Mountain Valley Pipeline protest (copy)

In June, Michael James-Deramo was handcuffed by authorities after he had chained himself to an excavator at a Mountain Valley Pipeline site in Montgomery County.

A man who chained himself to an excavator, preventing construction workers from using it to work on the Mountain Valley Pipeline for half a day, was placed on probation Tuesday.

Michael James-Deramo, 26, pleaded guilty to interfering with the property rights of Precision Pipeline, a contractor hired by Mountain Valley, in Montgomery County General District Court.

He received a 60-day suspended jail sentence, was put on supervised probation for 12 months, and was ordered to perform 100 hours of community service, Commonwealth’s Attorney Mary Pettitt said.

Early on the morning of June 28, James-Deramo climbed up the boom of an excavator parked in a construction zone off Bradshaw Road. He then inserted his arms into a lock-box device called a Sleeping Dragon, which kept him secured to a cylinder of the machinery.

When Virginia State Police approached about midday with a warrant for his arrest, James-Deramo agreed to unlock the device and come down, Pettitt said.

James-Deramo, a former Blacksburg resident who now lives in Richmond, served as a community organizer for the Blue Ridge Environmental Defense League and has been active in fighting the 303-mile natural gas pipeline under construction through West Virginia and Southwest Virginia.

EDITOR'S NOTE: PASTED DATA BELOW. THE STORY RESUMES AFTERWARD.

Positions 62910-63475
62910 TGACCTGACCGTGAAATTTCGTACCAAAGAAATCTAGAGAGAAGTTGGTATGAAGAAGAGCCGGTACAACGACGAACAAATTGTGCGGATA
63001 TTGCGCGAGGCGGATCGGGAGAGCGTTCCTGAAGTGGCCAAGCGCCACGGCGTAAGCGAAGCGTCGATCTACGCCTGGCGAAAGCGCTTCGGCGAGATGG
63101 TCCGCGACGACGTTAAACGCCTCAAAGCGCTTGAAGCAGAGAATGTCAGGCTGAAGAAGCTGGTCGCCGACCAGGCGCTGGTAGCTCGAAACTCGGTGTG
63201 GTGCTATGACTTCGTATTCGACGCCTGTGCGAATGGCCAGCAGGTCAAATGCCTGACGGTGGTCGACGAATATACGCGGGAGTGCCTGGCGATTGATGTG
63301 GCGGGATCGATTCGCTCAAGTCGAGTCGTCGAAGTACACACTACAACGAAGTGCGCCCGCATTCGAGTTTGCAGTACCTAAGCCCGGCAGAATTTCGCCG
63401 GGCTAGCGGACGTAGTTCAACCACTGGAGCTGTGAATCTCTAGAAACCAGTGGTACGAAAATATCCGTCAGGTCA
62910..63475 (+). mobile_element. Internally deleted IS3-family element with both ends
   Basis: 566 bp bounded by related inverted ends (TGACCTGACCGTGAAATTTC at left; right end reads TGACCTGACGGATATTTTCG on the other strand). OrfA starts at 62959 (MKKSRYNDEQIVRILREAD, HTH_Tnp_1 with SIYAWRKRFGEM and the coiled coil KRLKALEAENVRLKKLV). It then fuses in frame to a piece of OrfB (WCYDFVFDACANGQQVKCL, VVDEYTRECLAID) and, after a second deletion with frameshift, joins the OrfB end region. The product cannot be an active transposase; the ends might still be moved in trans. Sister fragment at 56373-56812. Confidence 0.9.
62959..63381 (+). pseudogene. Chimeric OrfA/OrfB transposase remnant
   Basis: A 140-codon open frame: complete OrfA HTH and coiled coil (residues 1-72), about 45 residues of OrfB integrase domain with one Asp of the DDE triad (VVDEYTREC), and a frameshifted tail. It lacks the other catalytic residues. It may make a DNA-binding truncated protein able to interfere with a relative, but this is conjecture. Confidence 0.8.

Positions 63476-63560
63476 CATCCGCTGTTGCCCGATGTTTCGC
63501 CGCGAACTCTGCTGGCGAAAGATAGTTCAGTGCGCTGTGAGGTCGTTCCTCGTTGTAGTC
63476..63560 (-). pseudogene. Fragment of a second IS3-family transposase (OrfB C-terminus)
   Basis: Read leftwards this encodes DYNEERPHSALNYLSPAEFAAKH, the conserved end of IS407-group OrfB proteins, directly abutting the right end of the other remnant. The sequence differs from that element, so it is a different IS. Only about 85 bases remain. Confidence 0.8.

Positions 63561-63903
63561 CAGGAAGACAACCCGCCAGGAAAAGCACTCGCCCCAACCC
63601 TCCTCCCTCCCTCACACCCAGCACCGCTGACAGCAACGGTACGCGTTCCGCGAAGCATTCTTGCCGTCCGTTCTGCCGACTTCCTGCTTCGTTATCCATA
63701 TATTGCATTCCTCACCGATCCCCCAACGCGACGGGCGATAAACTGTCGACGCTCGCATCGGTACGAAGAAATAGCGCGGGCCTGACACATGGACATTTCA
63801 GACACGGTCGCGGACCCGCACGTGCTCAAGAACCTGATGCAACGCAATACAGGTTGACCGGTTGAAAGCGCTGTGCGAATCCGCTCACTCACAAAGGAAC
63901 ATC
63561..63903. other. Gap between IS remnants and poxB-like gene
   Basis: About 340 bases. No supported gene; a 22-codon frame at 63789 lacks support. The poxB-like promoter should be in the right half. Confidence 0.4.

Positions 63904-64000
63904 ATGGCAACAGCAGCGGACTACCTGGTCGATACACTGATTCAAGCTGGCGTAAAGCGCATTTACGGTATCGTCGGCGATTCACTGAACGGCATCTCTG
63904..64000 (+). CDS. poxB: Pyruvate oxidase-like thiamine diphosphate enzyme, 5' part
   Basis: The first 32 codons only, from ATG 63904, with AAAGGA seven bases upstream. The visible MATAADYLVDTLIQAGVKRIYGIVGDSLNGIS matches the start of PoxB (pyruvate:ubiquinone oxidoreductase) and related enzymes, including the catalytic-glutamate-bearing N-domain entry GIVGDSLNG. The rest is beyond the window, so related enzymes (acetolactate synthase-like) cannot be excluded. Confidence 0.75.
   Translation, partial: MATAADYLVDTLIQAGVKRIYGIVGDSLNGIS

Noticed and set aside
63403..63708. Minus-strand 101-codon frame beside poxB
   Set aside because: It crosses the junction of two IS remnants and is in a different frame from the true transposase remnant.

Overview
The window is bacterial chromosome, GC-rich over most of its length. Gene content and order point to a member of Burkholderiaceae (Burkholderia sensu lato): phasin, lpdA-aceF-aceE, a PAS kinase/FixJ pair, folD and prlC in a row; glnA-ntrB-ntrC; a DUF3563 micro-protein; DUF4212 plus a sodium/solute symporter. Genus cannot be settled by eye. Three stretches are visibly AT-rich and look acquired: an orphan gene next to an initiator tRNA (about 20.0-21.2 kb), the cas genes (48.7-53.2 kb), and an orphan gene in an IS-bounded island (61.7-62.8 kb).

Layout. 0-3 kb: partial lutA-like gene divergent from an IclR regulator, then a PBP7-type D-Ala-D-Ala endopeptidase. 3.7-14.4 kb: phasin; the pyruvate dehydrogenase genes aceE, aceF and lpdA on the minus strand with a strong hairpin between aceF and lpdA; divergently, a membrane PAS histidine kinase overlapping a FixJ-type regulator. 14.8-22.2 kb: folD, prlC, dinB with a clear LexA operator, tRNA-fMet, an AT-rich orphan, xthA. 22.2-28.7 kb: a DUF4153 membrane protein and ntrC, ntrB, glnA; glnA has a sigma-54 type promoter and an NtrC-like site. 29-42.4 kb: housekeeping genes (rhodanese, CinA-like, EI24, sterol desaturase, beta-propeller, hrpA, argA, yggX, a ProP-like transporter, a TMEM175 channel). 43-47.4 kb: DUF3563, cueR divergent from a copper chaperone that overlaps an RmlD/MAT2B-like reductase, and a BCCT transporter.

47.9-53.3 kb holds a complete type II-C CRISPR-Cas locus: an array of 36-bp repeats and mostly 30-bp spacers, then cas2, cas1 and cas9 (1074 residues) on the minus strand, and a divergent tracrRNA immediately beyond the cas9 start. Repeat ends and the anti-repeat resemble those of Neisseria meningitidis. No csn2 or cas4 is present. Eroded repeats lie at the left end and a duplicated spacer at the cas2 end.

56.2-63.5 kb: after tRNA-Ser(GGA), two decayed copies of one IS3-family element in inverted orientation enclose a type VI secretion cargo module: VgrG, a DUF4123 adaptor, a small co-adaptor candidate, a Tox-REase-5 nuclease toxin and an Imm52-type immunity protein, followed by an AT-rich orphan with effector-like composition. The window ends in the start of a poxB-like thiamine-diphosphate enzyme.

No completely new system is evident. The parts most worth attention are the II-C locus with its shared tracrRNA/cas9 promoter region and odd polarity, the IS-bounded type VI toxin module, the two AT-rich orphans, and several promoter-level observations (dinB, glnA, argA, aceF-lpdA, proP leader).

His protest was one in a series of efforts to hinder work on the project, which is opposed by those who say burrowing a 42-inch diameter pipe across rugged mountain terrain and through clear-running streams is a recipe for environmental disaster.

The courts have suspended two key permits for Mountain Valley, and a pending lawsuit accuses it of violating erosion and sediment control measures more than 300 times in six counties in Southwest Virginia.

In a statement released in June following his arrest, James-Deramo said he was dismayed to see the pipeline’s impact on a place where he grew up playing in the forests and later hiking the trails.

“We have watched as this pipeline has wreaked havoc — from Brush Mountain to Peters Mountain, from Four Corners Farm to Bottom Creek — not just havoc on the land, but on the lives and mental well-being of individuals, and the sanctity of place and safety,” he said.

A second charge against James-Deramo, tampering with a vehicle, was dropped. As part of the plea agreement, he was ordered to stay at least 100 yards away from any Mountain Valley construction site.

Since spring of 2018, about 50 people have been charged in the two Virginias with sitting in trees, occupying other airborne blockades, chaining themselves to equipment and blocking work in other ways. Most have received suspended jail sentences.

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Laurence Hammack covers environmental issues, including the Mountain Valley Pipeline, and business and enterprise stories. He has been a reporter for The Roanoke Times for more than three decades.

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